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Re: [libmicrohttpd] Question on libmicrohttpd tutorial

From: Christian Grothoff
Subject: Re: [libmicrohttpd] Question on libmicrohttpd tutorial
Date: Sun, 1 Feb 2009 19:00:56 -0700
User-agent: KMail/1.10.3 (Linux/2.6.27-9-generic; KDE/4.1.3; i686; ; )

On Sunday 01 February 2009 02:33:33 pm you wrote:
> Christian,
> I'm still working slowly at this but I have a question on part of the
> tutorial. You state:
> "Secondly, the above practice of queuing a response upon the first call
> of the callback function brings with it some limitations. This is
> because the content of the message body will not be received if a
> response is queued in the first iteration. Furthermore, the connection
> will be closed right after the response has been transferred then."
> Can you clarify the reasoning behind this a bit more because I think
> that I'm missing the point as to why this is necessary. Also what causes
> the callback function to be called twice in "minimal_example.c"?

I agree that this paragraph in the tutorial is very confusing.  What is going 
on is this.  The callback is called a first time right after the connection is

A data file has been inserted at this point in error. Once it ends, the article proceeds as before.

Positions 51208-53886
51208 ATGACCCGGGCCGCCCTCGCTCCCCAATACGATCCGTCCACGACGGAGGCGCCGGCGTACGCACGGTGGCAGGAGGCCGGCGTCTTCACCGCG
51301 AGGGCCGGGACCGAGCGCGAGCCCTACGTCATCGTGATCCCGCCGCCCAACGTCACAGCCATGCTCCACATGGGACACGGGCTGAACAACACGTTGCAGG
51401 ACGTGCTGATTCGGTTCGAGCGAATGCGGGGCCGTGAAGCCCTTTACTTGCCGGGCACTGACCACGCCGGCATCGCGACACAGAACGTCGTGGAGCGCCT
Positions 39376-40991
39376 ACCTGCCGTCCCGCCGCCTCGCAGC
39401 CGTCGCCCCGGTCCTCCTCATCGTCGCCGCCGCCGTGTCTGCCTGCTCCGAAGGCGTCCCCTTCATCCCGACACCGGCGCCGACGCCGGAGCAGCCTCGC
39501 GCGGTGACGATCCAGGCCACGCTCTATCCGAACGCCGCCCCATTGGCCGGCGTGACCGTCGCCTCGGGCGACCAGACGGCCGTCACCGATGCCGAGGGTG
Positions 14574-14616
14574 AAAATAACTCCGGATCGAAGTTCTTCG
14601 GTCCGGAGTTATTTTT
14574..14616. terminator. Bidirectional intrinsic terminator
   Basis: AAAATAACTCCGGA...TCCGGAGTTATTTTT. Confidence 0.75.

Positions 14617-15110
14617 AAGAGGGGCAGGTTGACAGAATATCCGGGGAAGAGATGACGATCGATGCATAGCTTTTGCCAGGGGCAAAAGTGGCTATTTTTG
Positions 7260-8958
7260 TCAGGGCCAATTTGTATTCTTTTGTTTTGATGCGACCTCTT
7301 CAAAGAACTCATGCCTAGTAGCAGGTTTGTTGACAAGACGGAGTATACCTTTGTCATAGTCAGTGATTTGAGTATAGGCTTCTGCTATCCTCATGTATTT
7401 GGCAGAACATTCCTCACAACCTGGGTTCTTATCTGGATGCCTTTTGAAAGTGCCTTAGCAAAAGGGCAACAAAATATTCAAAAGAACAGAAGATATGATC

accepted and the first lines of the header have been parsed.  The precise time 
when this call will happen is when we need to generate a "100 CONTINUE" 
response in an HTTP 1.1 connection.  At this point, most applications want to 
just do nothing (except maybe allocate some internal state), but certainly not 
queue a response.  However, the application should queue a response if it does 
NOT want "100 CONTINUE" to be transmitted (in which case the response from the 
application will be sent back and the connection will be closed). Most 
applications will do nothing and will receive further callbacks once all 
headers have been parsed (possibly many of those in case of a file upload).

The deal with "100 CONTINUE" can be important for applications receiving 
"POST" or "PUT" requests.  Not sending "100 CONTINUE" (but instead giving an 
error code) is a way to prevent the browser from actually doing the upload 
(which, if the request/URL is invalid, would be a good thing).  Naturally, the 
default is that the request is fine and in MHD the application doesn't need to 
explicitly transmit a "100 CONTINUE" ever.

So a good rule of thumb is this: if the request is valid, do nothing on the 
first call.  If the request is invalid, queue a response with an error code. 

I hope this helps!


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